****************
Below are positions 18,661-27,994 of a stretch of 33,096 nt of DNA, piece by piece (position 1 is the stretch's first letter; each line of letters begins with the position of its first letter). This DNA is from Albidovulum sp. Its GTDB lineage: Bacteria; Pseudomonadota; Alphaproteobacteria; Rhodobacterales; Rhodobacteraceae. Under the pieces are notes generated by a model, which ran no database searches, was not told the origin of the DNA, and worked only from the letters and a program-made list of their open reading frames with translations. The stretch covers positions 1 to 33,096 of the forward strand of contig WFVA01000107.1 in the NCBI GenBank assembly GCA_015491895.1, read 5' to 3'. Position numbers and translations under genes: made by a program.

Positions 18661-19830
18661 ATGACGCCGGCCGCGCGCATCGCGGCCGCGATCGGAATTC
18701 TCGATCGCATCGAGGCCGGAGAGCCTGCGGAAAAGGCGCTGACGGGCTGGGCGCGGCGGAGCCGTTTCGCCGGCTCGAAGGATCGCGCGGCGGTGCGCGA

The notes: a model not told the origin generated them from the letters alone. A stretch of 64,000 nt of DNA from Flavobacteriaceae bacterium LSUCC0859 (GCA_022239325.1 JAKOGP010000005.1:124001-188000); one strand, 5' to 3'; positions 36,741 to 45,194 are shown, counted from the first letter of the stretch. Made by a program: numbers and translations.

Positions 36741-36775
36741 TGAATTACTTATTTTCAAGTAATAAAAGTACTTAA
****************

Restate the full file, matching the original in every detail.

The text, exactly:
Below are positions 18,661-27,994 of a stretch of 33,096 nt of DNA, piece by piece (position 1 is the stretch's first letter; each line of letters begins with the position of its first letter). This DNA is from Albidovulum sp. Its GTDB lineage: Bacteria; Pseudomonadota; Alphaproteobacteria; Rhodobacterales; Rhodobacteraceae. Under the pieces are notes generated by a model, which ran no database searches, was not told the origin of the DNA, and worked only from the letters and a program-made list of their open reading frames with translations. The stretch covers positions 1 to 33,096 of the forward strand of contig WFVA01000107.1 in the NCBI GenBank assembly GCA_015491895.1, read 5' to 3'. Position numbers and translations under genes: made by a program.

Positions 18661-19830
18661 ATGACGCCGGCCGCGCGCATCGCGGCCGCGATCGGAATTC
18701 TCGATCGCATCGAGGCCGGAGAGCCTGCGGAAAAGGCGCTGACGGGCTGGGCGCGGCGGAGCCGTTTCGCCGGCTCGAAGGATCGCGCGGCGGTGCGCGA

The notes: a model not told the origin generated them from the letters alone. A stretch of 64,000 nt of DNA from Flavobacteriaceae bacterium LSUCC0859 (GCA_022239325.1 JAKOGP010000005.1:124001-188000); one strand, 5' to 3'; positions 36,741 to 45,194 are shown, counted from the first letter of the stretch. Made by a program: numbers and translations.

Positions 36741-36775
36741 TGAATTACTTATTTTCAAGTAATAAAAGTACTTAA